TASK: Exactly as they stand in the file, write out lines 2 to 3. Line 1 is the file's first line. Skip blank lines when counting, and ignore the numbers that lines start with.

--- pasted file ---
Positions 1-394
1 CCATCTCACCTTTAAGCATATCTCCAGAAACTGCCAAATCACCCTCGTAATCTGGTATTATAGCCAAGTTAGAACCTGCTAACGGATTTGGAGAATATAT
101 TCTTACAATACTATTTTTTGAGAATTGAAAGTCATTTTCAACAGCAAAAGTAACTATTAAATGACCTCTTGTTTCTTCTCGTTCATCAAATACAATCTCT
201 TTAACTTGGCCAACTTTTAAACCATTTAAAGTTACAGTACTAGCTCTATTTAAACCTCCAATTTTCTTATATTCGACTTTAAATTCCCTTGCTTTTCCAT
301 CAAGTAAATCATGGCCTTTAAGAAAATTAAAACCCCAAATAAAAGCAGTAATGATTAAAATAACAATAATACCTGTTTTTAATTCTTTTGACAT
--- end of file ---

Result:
1 CCATCTCACCTTTAAGCATATCTCCAGAAACTGCCAAATCACCCTCGTAATCTGGTATTATAGCCAAGTTAGAACCTGCTAACGGATTTGGAGAATATAT
101 TCTTACAATACTATTTTTTGAGAATTGAAAGTCATTTTCAACAGCAAAAGTAACTATTAAATGACCTCTTGTTTCTTCTCGTTCATCAAATACAATCTCT